Biden administration won’t lower seniors’ Medicare premiums this year

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WASHINGTON — The Biden administration on Friday said it will not lower Medicare premiums for adults 65 and over this year, even though their costs spiked based on inflated financial projections for the beleaguered Alzheimer’s drug, Aduhelm.

Health and Human Services Secretary Xavier Becerra in January publicly announced he was ordering Medicare to consider dropping older adults’ premiums in the middle of this year, which would have been an unprecedented move. But the administration decided against a change due to “legal and operational hurdles,” the department said Friday afternoon.

The overpayments will instead be factored into next year’s premiums.

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“After receiving [Medicare’s] report reevaluating the 2022 Medicare Part B premiums, we have determined that we can put cost-savings directly back into the pockets of people enrolled in Medicare in 2023,” said Becerra. “We had hoped to achieve this sooner, but [Medicare] explains that the options to accomplish this would not be feasible.”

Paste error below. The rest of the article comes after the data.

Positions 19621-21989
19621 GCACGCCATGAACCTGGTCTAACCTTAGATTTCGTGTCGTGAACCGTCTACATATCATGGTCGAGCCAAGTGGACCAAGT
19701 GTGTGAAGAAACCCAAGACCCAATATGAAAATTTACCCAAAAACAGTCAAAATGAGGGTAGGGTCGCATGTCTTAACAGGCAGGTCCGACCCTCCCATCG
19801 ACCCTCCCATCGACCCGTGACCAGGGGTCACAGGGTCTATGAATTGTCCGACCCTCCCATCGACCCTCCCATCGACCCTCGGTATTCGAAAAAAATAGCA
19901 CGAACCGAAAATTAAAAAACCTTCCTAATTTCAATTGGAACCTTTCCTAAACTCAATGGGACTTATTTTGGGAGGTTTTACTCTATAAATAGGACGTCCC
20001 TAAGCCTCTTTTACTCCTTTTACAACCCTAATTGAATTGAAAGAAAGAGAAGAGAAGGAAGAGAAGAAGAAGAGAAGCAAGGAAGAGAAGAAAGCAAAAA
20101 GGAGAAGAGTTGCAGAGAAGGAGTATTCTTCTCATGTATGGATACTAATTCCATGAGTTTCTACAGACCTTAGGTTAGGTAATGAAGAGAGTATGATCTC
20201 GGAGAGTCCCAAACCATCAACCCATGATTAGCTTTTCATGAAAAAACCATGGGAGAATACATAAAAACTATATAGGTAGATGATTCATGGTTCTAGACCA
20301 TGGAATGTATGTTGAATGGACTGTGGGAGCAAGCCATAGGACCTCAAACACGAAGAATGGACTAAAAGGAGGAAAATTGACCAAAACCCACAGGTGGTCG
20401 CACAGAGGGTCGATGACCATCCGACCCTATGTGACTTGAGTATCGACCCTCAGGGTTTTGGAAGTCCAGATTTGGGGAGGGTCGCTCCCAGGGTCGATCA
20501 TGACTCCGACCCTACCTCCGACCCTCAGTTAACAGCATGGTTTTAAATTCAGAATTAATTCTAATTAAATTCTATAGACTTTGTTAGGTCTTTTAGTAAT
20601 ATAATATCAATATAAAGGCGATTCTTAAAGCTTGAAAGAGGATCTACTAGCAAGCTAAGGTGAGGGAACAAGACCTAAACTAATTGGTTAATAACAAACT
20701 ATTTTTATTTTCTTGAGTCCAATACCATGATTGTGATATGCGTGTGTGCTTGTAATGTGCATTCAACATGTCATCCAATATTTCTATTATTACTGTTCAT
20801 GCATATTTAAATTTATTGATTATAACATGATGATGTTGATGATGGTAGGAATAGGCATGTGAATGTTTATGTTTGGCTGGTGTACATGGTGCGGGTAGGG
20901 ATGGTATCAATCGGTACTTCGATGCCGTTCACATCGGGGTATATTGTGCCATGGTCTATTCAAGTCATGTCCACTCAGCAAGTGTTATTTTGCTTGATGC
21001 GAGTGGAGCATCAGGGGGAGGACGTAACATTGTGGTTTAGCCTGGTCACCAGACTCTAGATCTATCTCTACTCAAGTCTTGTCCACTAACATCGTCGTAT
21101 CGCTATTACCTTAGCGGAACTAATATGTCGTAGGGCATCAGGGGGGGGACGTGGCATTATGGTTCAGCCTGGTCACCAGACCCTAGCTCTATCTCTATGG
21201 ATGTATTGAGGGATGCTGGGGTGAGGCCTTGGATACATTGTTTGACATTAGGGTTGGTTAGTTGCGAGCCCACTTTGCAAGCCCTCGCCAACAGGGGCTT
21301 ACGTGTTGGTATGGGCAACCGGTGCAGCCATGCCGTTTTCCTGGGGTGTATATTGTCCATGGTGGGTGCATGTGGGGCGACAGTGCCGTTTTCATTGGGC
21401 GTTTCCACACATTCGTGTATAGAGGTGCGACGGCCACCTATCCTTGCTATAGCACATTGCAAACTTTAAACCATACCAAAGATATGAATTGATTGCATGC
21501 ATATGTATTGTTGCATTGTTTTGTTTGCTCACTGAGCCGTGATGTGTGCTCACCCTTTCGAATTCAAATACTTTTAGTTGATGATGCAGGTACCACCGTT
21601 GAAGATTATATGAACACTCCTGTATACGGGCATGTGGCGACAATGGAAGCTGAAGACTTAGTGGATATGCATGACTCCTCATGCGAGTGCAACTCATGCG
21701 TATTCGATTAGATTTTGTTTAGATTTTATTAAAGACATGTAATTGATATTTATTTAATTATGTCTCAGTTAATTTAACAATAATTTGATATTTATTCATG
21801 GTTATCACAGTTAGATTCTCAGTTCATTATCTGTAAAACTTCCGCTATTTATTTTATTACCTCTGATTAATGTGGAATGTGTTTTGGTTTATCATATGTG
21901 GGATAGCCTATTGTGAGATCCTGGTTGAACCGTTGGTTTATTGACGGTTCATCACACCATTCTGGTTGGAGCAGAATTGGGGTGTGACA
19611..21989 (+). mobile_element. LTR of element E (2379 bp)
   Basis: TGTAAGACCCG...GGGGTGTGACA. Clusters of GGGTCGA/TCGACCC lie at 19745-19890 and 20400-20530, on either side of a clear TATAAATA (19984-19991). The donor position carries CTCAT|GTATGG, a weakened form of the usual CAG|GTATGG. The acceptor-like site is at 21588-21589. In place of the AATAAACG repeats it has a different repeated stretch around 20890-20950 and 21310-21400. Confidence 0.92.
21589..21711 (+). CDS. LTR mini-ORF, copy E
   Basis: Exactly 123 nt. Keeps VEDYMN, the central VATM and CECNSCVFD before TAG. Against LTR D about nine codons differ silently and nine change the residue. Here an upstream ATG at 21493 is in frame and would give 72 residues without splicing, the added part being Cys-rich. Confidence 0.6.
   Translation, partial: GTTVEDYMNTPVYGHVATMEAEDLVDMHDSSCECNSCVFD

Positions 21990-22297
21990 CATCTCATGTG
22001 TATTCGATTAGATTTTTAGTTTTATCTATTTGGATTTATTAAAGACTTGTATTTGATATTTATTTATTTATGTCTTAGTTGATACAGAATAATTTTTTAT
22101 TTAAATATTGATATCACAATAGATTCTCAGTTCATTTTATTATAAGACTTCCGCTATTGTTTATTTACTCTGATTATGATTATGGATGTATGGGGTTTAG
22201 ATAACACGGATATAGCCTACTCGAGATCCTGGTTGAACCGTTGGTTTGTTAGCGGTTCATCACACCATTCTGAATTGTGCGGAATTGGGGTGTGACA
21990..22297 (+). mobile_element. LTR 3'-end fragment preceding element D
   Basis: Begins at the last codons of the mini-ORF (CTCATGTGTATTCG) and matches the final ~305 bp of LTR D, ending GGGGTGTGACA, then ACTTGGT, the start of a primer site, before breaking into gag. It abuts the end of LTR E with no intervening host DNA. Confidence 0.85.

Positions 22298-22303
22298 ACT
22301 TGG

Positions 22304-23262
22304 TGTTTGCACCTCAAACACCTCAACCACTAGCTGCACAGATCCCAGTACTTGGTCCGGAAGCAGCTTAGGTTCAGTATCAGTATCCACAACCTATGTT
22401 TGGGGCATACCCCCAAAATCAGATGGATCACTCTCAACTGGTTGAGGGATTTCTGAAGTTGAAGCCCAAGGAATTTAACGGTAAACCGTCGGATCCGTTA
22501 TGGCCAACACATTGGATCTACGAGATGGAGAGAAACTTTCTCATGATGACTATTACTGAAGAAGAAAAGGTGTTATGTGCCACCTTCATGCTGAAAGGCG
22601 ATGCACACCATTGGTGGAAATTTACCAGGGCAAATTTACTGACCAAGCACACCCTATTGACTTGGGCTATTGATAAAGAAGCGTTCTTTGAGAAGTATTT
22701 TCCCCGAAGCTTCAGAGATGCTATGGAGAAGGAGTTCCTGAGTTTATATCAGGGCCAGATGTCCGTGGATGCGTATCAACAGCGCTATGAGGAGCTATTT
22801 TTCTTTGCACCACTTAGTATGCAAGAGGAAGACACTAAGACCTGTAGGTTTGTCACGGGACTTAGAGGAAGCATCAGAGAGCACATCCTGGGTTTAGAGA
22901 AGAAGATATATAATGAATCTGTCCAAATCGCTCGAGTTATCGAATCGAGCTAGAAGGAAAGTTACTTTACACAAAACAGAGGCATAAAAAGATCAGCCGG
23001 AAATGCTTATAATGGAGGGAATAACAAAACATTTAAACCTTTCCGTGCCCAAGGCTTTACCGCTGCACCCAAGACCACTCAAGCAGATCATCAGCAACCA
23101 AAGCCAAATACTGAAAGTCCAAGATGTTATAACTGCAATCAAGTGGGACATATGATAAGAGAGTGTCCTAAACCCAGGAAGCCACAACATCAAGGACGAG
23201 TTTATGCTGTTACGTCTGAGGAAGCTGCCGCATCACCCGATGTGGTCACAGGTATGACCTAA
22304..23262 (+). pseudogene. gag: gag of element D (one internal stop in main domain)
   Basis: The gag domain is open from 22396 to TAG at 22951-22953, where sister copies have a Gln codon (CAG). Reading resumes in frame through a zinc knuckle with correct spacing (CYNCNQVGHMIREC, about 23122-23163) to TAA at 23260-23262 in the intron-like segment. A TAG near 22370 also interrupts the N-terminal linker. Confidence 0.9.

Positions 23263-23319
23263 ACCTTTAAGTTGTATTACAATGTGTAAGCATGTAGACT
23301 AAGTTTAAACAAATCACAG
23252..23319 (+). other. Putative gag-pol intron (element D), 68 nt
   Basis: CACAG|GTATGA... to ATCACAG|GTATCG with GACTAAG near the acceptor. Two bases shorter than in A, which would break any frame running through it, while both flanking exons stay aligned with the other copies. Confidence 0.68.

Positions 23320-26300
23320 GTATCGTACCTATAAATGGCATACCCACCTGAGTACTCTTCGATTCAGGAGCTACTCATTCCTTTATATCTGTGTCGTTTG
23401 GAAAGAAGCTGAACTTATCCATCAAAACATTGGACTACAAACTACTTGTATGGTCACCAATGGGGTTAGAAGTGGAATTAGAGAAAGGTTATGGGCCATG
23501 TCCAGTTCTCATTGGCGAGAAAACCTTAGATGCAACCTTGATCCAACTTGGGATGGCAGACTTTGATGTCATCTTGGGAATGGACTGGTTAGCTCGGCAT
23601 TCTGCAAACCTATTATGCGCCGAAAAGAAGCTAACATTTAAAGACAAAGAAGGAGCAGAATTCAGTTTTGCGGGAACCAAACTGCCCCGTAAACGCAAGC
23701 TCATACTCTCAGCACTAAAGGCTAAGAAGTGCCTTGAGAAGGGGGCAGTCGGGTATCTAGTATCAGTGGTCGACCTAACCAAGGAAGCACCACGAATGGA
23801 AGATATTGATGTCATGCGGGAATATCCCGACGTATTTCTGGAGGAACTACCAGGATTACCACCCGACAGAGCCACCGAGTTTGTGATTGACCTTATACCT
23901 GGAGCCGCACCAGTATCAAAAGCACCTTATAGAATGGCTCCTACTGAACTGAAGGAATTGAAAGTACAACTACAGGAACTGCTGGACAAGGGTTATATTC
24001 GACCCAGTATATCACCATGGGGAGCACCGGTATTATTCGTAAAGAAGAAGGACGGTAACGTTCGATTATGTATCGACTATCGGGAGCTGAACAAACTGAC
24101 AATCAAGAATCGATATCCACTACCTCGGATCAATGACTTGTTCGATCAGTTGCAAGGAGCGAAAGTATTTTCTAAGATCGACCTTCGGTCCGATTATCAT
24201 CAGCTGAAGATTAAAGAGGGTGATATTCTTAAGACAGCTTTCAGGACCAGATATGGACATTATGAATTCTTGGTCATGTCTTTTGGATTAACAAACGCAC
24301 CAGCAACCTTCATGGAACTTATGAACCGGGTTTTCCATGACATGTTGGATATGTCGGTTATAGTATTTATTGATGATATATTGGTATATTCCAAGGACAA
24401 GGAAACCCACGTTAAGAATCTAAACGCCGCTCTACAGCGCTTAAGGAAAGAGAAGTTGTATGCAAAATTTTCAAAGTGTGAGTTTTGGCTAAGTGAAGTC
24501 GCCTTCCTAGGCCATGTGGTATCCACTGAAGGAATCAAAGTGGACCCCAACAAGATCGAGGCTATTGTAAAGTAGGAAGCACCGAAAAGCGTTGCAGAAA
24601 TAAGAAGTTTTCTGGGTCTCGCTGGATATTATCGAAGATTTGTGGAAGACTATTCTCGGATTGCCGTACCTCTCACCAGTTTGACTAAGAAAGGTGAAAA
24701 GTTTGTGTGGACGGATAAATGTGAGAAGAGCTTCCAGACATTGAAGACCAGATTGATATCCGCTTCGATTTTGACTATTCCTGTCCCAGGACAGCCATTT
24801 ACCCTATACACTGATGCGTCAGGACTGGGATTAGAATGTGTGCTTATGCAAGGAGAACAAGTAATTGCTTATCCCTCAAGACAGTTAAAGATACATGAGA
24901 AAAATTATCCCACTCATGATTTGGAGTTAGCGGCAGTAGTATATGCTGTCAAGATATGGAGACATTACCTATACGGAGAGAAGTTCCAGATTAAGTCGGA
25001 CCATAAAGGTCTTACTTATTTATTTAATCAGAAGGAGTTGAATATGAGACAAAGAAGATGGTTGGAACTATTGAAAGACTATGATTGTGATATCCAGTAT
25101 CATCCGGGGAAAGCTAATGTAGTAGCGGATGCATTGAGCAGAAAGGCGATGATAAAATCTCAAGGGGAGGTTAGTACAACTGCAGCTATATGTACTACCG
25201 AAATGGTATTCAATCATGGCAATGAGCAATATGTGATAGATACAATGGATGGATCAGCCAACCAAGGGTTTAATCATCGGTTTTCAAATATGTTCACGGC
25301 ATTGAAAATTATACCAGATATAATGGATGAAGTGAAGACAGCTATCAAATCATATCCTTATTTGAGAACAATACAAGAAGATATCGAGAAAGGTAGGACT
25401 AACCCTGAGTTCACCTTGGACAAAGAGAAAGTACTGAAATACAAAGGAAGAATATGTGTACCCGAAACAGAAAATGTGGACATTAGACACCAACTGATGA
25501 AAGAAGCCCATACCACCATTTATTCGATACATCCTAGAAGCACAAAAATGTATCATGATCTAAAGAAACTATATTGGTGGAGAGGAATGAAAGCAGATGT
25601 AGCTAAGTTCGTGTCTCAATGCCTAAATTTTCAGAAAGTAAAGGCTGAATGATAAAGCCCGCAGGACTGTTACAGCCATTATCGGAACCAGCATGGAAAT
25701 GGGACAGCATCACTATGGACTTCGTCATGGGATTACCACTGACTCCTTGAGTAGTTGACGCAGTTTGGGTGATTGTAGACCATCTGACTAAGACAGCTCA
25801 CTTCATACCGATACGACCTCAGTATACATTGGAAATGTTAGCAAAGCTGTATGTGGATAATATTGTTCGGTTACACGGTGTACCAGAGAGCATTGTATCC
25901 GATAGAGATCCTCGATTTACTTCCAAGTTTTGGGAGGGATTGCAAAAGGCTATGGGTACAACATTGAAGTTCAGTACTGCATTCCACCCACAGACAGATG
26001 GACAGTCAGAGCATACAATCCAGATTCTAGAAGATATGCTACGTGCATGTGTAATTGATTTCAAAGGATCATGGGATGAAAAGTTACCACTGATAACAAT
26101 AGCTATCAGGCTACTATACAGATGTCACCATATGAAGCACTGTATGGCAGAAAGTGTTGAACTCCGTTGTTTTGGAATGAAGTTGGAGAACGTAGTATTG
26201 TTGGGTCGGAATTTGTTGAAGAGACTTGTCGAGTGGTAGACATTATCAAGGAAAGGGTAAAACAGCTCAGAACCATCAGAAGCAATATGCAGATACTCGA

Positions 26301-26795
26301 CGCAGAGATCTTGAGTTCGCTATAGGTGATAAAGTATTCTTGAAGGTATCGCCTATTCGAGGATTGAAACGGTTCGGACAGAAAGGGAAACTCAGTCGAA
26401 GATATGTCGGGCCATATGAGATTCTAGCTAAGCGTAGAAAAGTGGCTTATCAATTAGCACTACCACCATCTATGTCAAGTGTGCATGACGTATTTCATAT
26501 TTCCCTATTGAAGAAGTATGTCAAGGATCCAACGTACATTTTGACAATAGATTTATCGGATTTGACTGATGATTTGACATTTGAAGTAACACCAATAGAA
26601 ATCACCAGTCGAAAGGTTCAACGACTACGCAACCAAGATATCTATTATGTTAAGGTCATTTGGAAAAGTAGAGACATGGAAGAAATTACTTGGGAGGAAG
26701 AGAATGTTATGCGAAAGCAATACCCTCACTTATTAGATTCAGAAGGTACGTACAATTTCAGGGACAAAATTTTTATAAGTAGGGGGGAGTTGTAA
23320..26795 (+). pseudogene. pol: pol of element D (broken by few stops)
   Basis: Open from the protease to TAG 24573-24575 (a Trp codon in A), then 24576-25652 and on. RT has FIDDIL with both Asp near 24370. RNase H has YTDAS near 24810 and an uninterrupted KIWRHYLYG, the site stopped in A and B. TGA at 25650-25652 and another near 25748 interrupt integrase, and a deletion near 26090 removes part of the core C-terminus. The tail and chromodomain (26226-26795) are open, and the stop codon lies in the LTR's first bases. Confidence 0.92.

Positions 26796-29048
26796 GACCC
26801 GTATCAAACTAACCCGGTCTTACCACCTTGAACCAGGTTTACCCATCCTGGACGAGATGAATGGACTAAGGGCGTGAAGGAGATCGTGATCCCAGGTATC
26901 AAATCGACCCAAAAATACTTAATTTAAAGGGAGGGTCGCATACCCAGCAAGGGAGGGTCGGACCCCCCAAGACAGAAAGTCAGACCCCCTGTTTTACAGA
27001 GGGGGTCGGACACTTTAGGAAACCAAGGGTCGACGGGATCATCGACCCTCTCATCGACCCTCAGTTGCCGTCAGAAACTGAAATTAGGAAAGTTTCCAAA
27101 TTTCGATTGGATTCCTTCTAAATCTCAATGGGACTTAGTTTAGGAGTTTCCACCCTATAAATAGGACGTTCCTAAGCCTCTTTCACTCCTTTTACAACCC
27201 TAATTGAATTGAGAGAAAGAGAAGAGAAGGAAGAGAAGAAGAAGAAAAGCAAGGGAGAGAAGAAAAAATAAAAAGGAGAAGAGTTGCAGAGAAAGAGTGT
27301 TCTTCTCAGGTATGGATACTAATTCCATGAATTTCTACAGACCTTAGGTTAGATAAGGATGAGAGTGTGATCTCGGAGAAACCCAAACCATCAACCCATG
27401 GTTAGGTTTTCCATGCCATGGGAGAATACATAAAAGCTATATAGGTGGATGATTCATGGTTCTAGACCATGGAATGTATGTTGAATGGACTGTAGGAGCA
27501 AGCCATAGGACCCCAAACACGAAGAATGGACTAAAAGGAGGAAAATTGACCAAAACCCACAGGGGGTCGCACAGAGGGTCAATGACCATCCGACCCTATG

In the months since premiums for the Medicare program were set in November — featuring the highest-ever price increase for older adults — it has become clear that Biogen’s Alzheimer’s treatment Aduhelm won’t cost the Medicare program nearly as much as it could have. Biogen slashed the drug’s price in half in December following controversy over the drug’s approval, and Medicare also added historic, strict rules on who could receive the drug in April.

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Medicare officials calculated that if the current situation around Aduhelm had been factored into at the beginning of the year, premiums would have increased 8% instead of the actual increase of 14.5%.

The calculation means that older adults paying average premiums for outpatient services will pay roughly an extra $116 this year due to the impacts of a single, expensive drug.

It’s possible seniors won’t see a decrease in premiums next year, but instead premiums may hold steady or increase at a slower rate than they otherwise would have, Medicare officials said.



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